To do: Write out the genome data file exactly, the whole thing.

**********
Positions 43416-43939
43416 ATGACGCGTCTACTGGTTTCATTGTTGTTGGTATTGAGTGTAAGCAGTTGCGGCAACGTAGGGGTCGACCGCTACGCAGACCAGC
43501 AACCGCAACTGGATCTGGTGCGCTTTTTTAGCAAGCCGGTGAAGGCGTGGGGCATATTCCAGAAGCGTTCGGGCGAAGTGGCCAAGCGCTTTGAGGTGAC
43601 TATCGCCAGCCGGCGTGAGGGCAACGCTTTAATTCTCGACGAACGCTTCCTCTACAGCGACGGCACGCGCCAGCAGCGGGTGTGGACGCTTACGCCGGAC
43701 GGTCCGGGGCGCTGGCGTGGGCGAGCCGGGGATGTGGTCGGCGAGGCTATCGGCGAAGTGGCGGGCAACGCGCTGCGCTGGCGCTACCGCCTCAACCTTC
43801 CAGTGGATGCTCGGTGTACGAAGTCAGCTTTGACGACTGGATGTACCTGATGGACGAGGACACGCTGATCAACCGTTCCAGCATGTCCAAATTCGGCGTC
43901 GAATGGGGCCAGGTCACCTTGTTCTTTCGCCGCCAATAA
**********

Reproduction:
Positions 43416-43939
43416 ATGACGCGTCTACTGGTTTCATTGTTGTTGGTATTGAGTGTAAGCAGTTGCGGCAACGTAGGGGTCGACCGCTACGCAGACCAGC
43501 AACCGCAACTGGATCTGGTGCGCTTTTTTAGCAAGCCGGTGAAGGCGTGGGGCATATTCCAGAAGCGTTCGGGCGAAGTGGCCAAGCGCTTTGAGGTGAC
43601 TATCGCCAGCCGGCGTGAGGGCAACGCTTTAATTCTCGACGAACGCTTCCTCTACAGCGACGGCACGCGCCAGCAGCGGGTGTGGACGCTTACGCCGGAC
43701 GGTCCGGGGCGCTGGCGTGGGCGAGCCGGGGATGTGGTCGGCGAGGCTATCGGCGAAGTGGCGGGCAACGCGCTGCGCTGGCGCTACCGCCTCAACCTTC
43801 CAGTGGATGCTCGGTGTACGAAGTCAGCTTTGACGACTGGATGTACCTGATGGACGAGGACACGCTGATCAACCGTTCCAGCATGTCCAAATTCGGCGTC
43901 GAATGGGGCCAGGTCACCTTGTTCTTTCGCCGCCAATAA